Paul went about this in a slightly different way. Paul gave his readers a brief snapshot of his impressive resume, before Jesus Christ made such a difference in his life. Admittedly, this rundown of who and what Paul was makes him sound like one of the entries in the first-century’s version of Who’s Who, a mover-and-shaker of the Ancient Near East.

            In verses 4, 5 and 6, “His credentials, Paul tells us, were impeccable. Both through inheritance and attainment he has more reason than others to boast of his status. Paul’s loyalty to Israel’s God was unsurpassed. Paul’s very persecution of the followers of Jesus bore witness to his deep desire to please God.” [3] Yet—Paul makes a sudden shift in his bragging. Listen: “But whatever were gains to me I now consider loss for the sake of Christ. What is more, I consider everything a loss because of the surpassing worth of knowing Christ Jesus my Lord, for whose sake I have lost all things.”

            Remember, Paul writes from the perspective of one who has made a commitment to Jesus; and not just the human Jesus, either.  When our resurrected Lord and Savior appeared to Paul on the Damascus Road, that was a huge earthquake of an experience. The apostle Paul gives fascinating autobiographical details about himself, but then says all of that is worthless compared to the ultimate joy of knowing Christ Jesus his Lord.

Or, is that Christ Jesus our Lord?

            I think most of us—if not all of us—are familiar with well-meaning but worldly-driven parents, who seek out such stellar activities for their children’s resumes. We can see that Paul had it all, from a worldly point of view: until he had that divine, life-changing encounter on the road to Damascus.

            Sure, only a portion of Christians have a sudden, thunder clap of a Damascus Road encounter with the Lord Jesus Christ. Yet, we all name Him holy. Don’t we? We all pray the Lord’s Prayer, don’t we?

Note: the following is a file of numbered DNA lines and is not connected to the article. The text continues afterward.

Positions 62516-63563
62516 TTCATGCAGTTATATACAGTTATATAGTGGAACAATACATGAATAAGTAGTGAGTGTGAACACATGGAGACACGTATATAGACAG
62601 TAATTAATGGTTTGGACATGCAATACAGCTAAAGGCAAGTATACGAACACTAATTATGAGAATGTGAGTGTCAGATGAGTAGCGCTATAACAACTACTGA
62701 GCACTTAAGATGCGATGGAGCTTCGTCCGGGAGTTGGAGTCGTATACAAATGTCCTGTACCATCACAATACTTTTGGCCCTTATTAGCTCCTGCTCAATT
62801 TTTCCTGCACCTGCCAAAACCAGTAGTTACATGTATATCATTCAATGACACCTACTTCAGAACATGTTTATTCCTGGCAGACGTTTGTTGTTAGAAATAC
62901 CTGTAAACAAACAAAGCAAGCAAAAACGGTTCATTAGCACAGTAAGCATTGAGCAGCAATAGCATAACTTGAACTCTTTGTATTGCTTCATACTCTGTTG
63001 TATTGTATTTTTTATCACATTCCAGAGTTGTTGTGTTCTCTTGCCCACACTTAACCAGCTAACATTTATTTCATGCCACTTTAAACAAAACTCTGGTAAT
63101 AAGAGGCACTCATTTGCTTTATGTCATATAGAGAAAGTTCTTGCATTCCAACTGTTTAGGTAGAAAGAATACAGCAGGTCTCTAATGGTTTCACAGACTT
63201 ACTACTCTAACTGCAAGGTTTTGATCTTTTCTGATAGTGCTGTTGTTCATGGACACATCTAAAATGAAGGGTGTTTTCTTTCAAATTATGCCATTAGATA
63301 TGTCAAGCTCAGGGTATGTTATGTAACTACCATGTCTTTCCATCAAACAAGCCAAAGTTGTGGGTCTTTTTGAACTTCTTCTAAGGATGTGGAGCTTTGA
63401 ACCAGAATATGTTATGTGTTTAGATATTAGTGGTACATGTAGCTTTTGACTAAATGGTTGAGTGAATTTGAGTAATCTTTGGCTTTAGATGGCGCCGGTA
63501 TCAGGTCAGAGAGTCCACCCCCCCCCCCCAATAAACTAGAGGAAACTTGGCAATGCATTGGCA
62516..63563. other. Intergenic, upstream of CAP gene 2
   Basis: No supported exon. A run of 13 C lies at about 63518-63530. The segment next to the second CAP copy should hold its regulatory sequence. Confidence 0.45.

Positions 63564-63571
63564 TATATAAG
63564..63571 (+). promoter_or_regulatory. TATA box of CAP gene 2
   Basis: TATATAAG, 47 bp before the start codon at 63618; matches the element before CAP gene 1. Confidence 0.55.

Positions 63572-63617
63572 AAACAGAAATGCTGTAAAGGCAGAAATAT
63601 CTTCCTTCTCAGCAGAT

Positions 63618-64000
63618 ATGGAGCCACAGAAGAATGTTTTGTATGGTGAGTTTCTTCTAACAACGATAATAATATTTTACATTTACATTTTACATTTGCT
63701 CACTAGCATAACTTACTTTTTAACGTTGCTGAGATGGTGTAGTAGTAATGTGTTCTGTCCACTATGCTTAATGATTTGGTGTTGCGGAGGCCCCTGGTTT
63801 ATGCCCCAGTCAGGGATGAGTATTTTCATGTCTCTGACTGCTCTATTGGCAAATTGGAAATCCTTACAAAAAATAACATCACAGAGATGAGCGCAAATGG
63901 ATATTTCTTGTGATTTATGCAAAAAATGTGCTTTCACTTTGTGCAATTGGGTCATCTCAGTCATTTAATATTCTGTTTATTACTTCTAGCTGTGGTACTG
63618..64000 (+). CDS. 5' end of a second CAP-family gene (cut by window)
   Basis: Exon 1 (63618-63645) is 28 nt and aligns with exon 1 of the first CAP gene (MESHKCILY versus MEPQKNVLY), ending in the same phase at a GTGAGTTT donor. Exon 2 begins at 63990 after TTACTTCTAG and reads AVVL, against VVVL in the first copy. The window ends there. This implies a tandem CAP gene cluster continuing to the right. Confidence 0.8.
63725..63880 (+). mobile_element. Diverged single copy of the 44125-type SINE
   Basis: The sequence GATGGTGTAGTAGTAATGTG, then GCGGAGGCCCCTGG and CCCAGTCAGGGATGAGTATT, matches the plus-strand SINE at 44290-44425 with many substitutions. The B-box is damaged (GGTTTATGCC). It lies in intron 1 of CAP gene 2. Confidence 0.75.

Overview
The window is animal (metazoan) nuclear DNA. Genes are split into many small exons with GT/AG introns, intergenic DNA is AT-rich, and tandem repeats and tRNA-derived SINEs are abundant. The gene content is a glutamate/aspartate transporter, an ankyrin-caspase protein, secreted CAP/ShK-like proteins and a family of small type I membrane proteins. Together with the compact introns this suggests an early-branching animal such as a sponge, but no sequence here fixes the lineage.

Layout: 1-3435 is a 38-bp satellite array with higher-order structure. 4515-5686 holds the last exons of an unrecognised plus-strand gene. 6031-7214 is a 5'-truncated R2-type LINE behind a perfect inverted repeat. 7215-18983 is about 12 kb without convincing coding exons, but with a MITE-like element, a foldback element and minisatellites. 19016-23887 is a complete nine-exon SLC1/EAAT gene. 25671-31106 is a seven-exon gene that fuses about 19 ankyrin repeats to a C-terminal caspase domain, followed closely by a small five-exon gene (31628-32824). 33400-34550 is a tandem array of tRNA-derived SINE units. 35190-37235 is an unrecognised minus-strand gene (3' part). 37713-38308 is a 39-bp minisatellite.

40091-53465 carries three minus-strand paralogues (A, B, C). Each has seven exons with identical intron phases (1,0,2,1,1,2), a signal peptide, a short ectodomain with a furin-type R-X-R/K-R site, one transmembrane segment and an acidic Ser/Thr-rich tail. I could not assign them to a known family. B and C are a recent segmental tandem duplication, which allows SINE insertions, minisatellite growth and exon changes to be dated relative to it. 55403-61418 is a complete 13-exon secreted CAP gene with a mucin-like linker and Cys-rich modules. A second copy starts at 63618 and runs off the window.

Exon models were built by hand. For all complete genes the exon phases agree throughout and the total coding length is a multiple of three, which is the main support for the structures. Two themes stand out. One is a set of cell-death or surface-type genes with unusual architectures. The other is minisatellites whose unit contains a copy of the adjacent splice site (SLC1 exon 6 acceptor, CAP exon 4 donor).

In the original language of this letter, Greek, Paul uses what some might say is a nasty, word, even perhaps a swear word. This word is found in verse 8: from the Good News Translation: “For his sake I have thrown everything away; I consider it all as mere garbage, so that I may gain Christ.” Or, one of my favorite translations, the Message: “everything I once thought I had going for me is insignificant—dog dung. I’ve dumped it all in the trash so that I could embrace Christ and be embraced by him.”

            Comparing himself to Jesus, the ultimate Holy-of-Holies, is it any wonder that Paul considers everything that he thought he had going for himself as dog dung? Flushing his impeccable resume and outstanding pedigree down the toilet?

Beforehand, before he met Jesus on that road to Damascus, Paul’s total, single-minded commitment to his Lord, the Jewish understanding of God, puts us all to shame. But, afterwards? He transferred that single-minded commitment to his Lord and Savior. As Paul himself says in verses 12-14, “I’m not saying that I have this all together, that I have it made. But I am well on my way, reaching out for Christ, who has so wondrously reached out for me. Friends, don’t get me wrong: By no means do I count myself an expert in all of this, but I’ve got my eye on the goal, where God is beckoning us onward—to Jesus. I’m off and running, and I’m not turning back.”

            Carolyn Brown compared holy and hallowed to the words awesome, special and wonderful. This is the very, very, very best. When we say “hallowed be Thy name,” those are words that can be applied only to God. Every time we pray the Lord’s Prayer, just like the apostle Paul, just like Mary of Bethany, we are saying “God, You are holy, You are the very, very, very best there is in the whole universe.”

We are well on our way, reaching out for Christ, who so wondrously reached out for all of us. For each one of us. Thank You, God! In Jesus’ precious, redeeming name, amen!

[1] https://www.dictionary.com/browse/holy

Collins English Dictionary – Complete & Unabridged 2012 Digital Edition © William Collins Sons & Co. Ltd. 1979, 1986 © HarperCollins Publishers 1998, 2000, 2003, 2005, 2006, 2007, 2009, 2012

[2] http://worshipingwithchildren.blogspot.com/2016/02/year-c-fifth-sunday-in-lent-march-13.html

Worshiping with Children, Lent 5C. Including children in the congregation’s worship, using the Revised Common Lectionary, Carolyn C. Brown, 2016.

[3] http://www.churchofscotland.org.uk/__data/assets/pdf_file/0005/55769/7_April_Angus_Morrison_5_in_Lent.pdf

The Mission and Discipleship Council would like to thank the Very Rev Dr Angus Morrison, Minister of Orwell and Portmoak, for his thoughts on the fifth Sunday in Lent.

@chaplaineliza

(Suggestion: visit me at my regular blog for 2019: matterofprayer: A Year of Everyday Prayers. #PursuePEACE – and my other blog,  A Year of Being Kind . Thanks!